Significant drops in international quotations for wheat, maize, vegetable oils and cheese, while prices of rice, sugar and meat rise
Rome – The benchmark index of international food commodity prices declined in May amid significant drops in quotations for most cereals, vegetable oils and dairy products, the Food and Agriculture Organization of the United Nations (FAO) reported today.
The FAO Food Price Index, which tracks monthly changes in the international prices of commonly-traded food commodities, averaged 124.3 points in May, down 2.6 percent from April and as much as 22.1 percent below the all-time high reached in March 2022.
The FAO Cereal Price Index declined 4.8 percent from the previous month, led by a 9.8 percent drop in world maize quotations due to a favourable production outlook along a sluggish import demand. World wheat prices also declined, by 3.5 percent, reflecting ample supplies and the new extension of the Black Sea Grain Initiative. By contrast, international prices of rice continued to increase in May, sustained by Asian purchases and tighter supplies in some exporting countries, such as Viet Nam and Pakistan.
The FAO Vegetable Oil Price Index dropped by 8.7 percent in May, averaging 48.2 percent below its year-earlier level. International palm oil prices fell markedly from April, as protracted weak global import purchases coincided with rising outputs in major producing countries. World soyoil prices fell for the sixth consecutive month amid a bumper soybean crop in Brazil and higher-than-expected stocks in the United States of America. Rapeseed and sunflower oil prices continued to decline on ample global supplies.
The FAO Dairy Price Index declined by 3.2 percent from April, led by a steep drop in international cheese prices due mainly to ample export availabilities amid seasonally high milk production in the northern hemisphere. However, international quotations for milk powders rebounded as did those for butter.
The FAO Sugar Price Index posted its fourth consecutive monthly increase, up by 5.5 percent from April and reaching a level nearly 31 percent higher than a year earlier. The jump reflected tighter global availabilities, rising concerns over the impact of the El Niño phenomenon on next season’s crops, and shipping delays amid strong competition from soybean and maize in Brazil. The positive outlook for 2023 sugarcane crops in Brazil prevented larger monthly price increases, as did lower international crude oil prices.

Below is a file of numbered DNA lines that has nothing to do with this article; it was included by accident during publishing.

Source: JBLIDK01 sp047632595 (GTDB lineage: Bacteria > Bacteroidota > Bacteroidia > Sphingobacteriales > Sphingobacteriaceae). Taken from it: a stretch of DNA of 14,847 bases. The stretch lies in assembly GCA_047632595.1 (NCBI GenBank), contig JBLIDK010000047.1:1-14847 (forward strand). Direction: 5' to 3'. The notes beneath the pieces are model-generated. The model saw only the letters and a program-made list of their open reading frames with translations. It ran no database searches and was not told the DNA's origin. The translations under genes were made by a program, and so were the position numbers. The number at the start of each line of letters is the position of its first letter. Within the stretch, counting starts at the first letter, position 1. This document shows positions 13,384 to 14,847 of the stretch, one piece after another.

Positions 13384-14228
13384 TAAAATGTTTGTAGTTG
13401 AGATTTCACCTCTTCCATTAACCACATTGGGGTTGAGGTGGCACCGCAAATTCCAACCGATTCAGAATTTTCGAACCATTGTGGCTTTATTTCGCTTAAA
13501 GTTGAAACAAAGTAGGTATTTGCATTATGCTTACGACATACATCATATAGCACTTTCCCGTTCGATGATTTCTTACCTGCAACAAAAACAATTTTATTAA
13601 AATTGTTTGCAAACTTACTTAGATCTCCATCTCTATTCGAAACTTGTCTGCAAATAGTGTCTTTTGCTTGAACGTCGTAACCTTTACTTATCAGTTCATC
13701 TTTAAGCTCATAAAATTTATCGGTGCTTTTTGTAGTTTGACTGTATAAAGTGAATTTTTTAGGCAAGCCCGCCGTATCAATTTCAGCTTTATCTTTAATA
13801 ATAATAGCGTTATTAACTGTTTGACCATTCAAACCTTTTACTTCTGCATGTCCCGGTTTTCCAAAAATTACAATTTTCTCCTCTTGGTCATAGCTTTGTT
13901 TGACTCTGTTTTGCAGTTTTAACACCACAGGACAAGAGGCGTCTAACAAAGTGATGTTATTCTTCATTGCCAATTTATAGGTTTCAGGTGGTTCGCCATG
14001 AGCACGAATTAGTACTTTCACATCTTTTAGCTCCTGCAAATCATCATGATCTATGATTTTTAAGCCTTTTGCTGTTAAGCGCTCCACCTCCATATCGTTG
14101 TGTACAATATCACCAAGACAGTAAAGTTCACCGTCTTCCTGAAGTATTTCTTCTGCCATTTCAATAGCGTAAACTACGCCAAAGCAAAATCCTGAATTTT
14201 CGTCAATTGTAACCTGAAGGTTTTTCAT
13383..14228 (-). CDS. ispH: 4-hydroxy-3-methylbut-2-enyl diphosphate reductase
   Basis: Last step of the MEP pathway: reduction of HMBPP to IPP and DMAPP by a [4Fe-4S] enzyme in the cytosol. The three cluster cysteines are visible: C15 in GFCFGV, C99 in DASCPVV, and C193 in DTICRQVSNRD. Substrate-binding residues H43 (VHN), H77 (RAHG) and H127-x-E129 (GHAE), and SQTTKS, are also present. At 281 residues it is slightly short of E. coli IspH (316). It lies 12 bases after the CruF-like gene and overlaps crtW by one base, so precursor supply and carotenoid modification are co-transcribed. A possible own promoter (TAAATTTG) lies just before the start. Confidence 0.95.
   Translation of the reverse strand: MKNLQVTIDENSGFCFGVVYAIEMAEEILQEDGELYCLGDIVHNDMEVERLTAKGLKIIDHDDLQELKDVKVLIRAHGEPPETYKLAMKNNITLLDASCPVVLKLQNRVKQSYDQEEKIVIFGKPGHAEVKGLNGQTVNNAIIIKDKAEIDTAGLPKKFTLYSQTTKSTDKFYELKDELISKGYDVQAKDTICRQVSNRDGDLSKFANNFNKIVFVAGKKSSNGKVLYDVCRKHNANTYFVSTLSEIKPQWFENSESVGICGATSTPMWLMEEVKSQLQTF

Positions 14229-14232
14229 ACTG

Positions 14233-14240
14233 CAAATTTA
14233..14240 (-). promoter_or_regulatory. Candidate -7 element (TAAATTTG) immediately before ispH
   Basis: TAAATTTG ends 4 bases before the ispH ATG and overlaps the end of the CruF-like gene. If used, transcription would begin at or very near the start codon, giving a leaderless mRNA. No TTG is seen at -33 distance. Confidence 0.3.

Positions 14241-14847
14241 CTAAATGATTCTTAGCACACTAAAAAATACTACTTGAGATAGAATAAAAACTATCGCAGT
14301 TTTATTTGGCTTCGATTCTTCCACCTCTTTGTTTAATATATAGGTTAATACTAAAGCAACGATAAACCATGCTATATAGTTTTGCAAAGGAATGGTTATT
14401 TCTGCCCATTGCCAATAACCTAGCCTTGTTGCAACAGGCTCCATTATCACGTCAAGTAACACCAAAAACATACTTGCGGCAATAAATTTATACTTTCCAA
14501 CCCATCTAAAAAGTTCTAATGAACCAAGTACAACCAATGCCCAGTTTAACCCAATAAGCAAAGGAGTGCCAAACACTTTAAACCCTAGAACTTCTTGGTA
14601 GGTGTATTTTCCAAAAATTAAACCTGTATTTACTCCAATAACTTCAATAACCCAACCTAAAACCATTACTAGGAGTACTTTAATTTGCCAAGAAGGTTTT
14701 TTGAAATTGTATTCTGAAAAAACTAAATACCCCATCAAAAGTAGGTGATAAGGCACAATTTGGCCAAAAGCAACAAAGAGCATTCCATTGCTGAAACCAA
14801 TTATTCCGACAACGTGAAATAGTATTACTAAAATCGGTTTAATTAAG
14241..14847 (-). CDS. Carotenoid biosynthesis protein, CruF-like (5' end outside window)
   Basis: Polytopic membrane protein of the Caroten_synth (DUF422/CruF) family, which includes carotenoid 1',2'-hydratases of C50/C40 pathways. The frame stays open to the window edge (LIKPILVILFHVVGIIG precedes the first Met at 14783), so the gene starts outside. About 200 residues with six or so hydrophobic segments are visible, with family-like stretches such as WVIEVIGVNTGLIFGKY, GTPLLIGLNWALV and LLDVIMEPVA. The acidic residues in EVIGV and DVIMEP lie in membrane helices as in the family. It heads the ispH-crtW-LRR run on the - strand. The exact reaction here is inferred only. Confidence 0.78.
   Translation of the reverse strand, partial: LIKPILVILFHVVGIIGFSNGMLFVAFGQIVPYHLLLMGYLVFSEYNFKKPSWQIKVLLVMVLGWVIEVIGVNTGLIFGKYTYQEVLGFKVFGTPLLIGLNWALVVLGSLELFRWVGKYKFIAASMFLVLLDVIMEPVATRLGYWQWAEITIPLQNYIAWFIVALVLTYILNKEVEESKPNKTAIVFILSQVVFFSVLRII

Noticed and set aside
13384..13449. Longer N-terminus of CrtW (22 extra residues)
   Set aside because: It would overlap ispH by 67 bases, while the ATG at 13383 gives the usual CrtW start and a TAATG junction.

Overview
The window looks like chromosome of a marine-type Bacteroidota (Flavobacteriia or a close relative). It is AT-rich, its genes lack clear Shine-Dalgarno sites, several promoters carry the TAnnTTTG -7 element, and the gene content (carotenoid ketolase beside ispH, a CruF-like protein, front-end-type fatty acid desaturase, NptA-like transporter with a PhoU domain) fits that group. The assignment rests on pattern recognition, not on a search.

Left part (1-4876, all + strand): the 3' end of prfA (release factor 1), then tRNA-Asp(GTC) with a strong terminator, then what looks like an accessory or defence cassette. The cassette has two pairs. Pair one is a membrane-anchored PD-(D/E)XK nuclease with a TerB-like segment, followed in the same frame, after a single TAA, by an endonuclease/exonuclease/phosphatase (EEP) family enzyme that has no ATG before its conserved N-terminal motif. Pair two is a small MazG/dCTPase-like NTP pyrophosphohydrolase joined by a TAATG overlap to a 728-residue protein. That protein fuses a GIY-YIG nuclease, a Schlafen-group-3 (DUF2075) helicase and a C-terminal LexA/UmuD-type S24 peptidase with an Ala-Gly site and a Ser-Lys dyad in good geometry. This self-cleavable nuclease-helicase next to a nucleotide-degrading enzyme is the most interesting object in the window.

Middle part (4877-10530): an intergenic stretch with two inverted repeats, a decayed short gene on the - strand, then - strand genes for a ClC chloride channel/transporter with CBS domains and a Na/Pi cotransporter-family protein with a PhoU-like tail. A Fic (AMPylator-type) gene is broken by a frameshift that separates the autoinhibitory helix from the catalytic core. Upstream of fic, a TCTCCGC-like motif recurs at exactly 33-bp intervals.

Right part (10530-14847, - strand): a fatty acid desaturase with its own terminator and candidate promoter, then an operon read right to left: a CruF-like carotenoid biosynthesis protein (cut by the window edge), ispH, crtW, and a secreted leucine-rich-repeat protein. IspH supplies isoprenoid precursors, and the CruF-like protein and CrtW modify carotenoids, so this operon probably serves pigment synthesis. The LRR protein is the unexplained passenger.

The FAO Meat Price Index also rose in May, increasing by 1.0 percent, driven primarily by a steady high Asian import demand for poultry meat and persistent supply tightness for bovine meat in the United States of America.
More details are available here.
Rebound seen for global cereal output, with worldwide stocks set to hit record levelsEarly prospects for the 2023/24 season point to a likely 1.0 percent increase in global cereal production in 2023 to reach 2 813 million tonnes, according to FAO’s latest Cereal Supply and Demand Brief, also released today.
The predicted increase rests on anticipated gains for maize, rice and sorghum, while wheat and barley outputs might fall below their 2022 levels.
FAO’s first forecast for world cereal utilization in 2023/24 is now pegged at 2 803 million tonnes, up 0.9 percent from the 2022/23 level, mainly due to higher feed use, largely of maize, followed by growth in food consumption, especially of wheat and rice.
Based on these initial forecasts, global cereal stocks in 2023/24 could rise by 1.7 percent above their opening levels and reach a record level of 873 million tonnes, while the world cereal stock-to-use ratio would decline marginally to 30.4 percent.
World trade in cereals in the 2023/24 marketing season is forecast at 472 million tonnes, near the 2022/23 level, as increased traded volumes of coarse grains and rice (January-December 2024 trade for rice) are foreseen to offset an expected decline in global wheat trade.
More details are available here.
FAO will offer a more detailed analysis of cereal and other food commodity markets in the forthcoming Food Outlook.